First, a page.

WHY I’M A RACIST
I’m going to tell you my story. Everything I say is factual. Others, family members, boyhood neighbors, etc. are appalled that I would call myself racist, when they don’t consider themselves racists, having shared the same upbringing. Listen to my story and you be the judge.
First, I will define racism, from the dictionary: Prejudice, discrimination, or antagonism directed against someone of a different race based on the belief that one’s own race is superior. I was tempted to expand this discussion to bigotry, to include discrimination based on other labels such as religion, national origins, and sexual orientation. But, for the sake of brevity, I will leave it with racism.
I was born in NE Tennessee and grew up in a small community of less than 1,000 people. There were NO people in my small town except for white “Christians.” I will say that it was a typical small town in the south.
The only time I knew of, where a family of color attempted to move to our small town was when my mother was a young girl. A black man and his sister moved into a small, porched cabin, not far from where my mom was living. Mom told me how the community was very upset (and this was in the 1930s). Quickly, rumors started in the churches that the two were practicing incest (no evidence to support that except that they shared a cabin). Everyone wanted them run out of town as soon as possible.
Mom told me that everyone was persecuting this pair, with the blessing of the churches. She also told me that my own grandpa (who I barely knew as he died when I was about 12) went over the cabin one night with some friends. Based on the (one of many) prejudices that black people are very scared of ghosts, they took a sheep, soaked in in kerosene. Then they ran a wire about neck-height around the posts of the porch. They set the sheep on fire and pushed it into the cabin’s back door. Of course, in the middle of the night with a ball of burning sheep running through their cabin, the man and his sister ran out the front door, where the wire caught them across their necks, causing them to fall off the porch. My grandpa and his friends thought it was hilarious. But it wasn’t enough (plus a lot of other harassments) to make them move away.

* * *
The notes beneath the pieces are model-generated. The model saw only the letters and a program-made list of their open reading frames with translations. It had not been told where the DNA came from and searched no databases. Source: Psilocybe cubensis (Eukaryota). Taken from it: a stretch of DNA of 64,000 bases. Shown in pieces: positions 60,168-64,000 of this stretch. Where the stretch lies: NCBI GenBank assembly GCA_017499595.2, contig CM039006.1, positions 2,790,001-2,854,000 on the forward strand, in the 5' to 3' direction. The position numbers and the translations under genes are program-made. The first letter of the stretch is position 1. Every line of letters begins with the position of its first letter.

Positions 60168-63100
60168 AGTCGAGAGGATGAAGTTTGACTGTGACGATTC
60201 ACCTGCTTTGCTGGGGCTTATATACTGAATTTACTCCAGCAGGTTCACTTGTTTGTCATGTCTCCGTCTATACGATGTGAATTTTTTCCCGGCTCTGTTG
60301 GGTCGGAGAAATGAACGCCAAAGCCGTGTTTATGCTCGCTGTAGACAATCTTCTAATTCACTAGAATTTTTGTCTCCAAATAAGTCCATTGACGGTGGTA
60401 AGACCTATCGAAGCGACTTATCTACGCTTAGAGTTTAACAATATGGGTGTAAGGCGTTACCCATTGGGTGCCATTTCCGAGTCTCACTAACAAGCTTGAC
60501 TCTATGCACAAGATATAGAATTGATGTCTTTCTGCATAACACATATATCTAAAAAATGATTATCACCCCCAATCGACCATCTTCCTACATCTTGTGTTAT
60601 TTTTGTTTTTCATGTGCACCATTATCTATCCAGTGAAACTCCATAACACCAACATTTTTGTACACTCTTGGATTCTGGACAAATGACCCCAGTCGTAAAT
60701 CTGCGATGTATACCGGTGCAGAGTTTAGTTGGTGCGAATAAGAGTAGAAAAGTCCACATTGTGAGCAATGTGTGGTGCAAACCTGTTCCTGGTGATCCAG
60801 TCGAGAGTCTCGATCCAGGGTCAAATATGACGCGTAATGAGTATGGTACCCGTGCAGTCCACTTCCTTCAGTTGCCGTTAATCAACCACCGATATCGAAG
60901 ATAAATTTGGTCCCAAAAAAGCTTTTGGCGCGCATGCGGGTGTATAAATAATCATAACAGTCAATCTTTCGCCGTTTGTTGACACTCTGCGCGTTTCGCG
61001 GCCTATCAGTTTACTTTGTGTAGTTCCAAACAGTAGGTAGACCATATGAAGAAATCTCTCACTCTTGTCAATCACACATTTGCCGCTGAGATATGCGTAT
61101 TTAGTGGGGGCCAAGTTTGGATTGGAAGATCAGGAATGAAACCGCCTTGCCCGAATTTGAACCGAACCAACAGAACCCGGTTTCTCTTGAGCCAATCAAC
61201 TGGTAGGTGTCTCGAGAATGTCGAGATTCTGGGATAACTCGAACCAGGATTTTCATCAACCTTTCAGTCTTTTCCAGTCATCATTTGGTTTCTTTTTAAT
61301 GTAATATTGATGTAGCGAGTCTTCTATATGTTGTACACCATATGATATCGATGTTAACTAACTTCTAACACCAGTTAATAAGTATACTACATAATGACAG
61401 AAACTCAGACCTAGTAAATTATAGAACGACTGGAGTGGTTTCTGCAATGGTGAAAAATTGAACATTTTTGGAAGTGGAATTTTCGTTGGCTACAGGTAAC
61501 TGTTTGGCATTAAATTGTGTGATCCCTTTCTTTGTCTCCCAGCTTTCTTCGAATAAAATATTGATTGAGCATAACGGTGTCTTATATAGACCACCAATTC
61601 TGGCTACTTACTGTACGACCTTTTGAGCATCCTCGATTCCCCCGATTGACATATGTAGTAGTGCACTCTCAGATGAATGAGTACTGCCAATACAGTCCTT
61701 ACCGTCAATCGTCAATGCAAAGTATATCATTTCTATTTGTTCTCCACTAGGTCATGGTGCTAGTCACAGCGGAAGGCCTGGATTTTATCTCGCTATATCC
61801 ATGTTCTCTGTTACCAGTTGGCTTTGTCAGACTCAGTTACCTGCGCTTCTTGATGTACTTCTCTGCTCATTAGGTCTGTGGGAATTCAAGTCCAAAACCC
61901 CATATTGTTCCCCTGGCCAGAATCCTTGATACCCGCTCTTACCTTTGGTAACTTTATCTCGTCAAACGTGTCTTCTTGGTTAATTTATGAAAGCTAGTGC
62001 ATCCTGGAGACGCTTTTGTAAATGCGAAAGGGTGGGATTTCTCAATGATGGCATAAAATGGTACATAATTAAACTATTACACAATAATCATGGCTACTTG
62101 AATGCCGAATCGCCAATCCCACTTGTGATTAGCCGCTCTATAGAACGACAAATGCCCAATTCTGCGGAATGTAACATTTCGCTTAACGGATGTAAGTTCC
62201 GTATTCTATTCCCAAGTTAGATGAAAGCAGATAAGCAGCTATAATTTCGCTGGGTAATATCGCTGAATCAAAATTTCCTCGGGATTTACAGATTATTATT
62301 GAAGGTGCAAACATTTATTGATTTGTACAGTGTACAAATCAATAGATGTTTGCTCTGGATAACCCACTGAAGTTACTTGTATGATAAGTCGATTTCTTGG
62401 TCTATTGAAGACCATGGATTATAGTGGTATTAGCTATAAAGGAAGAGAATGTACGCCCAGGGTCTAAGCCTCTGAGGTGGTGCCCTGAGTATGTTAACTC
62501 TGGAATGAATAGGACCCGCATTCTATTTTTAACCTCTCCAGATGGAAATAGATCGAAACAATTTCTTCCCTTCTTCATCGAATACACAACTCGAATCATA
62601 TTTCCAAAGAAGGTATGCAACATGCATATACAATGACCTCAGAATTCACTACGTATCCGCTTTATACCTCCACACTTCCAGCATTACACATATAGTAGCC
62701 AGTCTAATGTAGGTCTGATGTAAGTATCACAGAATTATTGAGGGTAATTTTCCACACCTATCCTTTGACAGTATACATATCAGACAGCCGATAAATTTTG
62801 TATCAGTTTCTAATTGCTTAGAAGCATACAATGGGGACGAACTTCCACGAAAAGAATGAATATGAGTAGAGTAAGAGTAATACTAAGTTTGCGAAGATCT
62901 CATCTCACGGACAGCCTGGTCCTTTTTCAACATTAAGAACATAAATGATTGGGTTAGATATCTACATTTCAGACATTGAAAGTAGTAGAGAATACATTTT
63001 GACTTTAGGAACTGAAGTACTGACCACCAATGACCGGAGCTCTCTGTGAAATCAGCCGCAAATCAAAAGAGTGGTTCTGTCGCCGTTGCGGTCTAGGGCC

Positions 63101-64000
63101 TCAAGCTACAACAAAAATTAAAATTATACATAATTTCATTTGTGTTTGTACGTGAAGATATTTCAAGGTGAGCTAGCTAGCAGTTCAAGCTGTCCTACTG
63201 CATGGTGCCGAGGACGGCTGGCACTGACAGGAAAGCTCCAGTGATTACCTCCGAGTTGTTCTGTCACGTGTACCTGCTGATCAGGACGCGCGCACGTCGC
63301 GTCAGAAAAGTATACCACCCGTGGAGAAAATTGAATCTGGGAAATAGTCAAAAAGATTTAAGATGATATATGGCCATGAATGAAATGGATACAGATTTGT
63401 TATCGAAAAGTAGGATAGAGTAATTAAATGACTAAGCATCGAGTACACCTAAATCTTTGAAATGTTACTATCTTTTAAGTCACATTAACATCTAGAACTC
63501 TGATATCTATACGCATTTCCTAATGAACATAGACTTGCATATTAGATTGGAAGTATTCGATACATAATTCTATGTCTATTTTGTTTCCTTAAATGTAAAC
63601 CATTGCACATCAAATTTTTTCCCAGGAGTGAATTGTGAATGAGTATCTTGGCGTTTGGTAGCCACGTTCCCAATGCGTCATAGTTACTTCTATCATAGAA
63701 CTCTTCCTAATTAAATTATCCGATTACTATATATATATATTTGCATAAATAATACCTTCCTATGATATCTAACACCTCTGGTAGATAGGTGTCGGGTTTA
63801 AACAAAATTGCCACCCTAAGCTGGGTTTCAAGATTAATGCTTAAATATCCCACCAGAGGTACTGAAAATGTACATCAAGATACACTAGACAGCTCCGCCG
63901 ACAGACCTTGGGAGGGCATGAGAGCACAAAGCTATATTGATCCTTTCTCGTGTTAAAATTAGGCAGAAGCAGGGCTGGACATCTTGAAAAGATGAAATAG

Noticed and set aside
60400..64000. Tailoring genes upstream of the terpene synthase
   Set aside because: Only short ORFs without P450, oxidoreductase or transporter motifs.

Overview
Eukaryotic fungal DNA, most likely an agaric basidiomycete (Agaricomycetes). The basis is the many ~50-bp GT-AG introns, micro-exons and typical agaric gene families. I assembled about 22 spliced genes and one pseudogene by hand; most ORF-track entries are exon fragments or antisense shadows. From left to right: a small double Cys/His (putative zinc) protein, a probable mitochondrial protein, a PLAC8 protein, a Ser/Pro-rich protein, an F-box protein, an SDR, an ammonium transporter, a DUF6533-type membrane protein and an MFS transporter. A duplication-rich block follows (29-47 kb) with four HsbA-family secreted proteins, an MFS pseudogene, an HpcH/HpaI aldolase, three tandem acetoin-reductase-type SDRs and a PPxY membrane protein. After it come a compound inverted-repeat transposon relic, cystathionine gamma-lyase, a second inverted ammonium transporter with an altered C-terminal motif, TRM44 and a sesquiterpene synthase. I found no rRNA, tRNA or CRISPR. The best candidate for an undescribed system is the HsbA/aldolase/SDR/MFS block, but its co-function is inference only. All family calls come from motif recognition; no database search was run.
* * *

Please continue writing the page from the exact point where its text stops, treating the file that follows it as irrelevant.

Finally, a group of teenage boys when over, kicked the cabin door in, dragged the man out into the yard. They were considering lynching them both as “God’s justice.” But instead, they staked the man’s wrists and ankles into the ground and then got a sharp stick and literally pried his eyeballs out of their sockets, blinding him for life. The couple did leave after that, because they knew that they would soon be murdered.
Mom says those teenagers were seen as heroes in the town. One of the teenagers, who did this terrible thing, was the town’s constable when I was a kid.
Also, when I was a kid, the ONLY name we knew for black people was the “N-word,” which I will represent with a capital N. I had no clue that there were other ways to talk of the black community until I was at least in high school if not college. We were taught that N’s were; very dirty, even nasty, lazy, immoral, scared easily, very dangerous, and very low IQ (a term Trump still likes to use). I’m sure that I’m forgetting something here.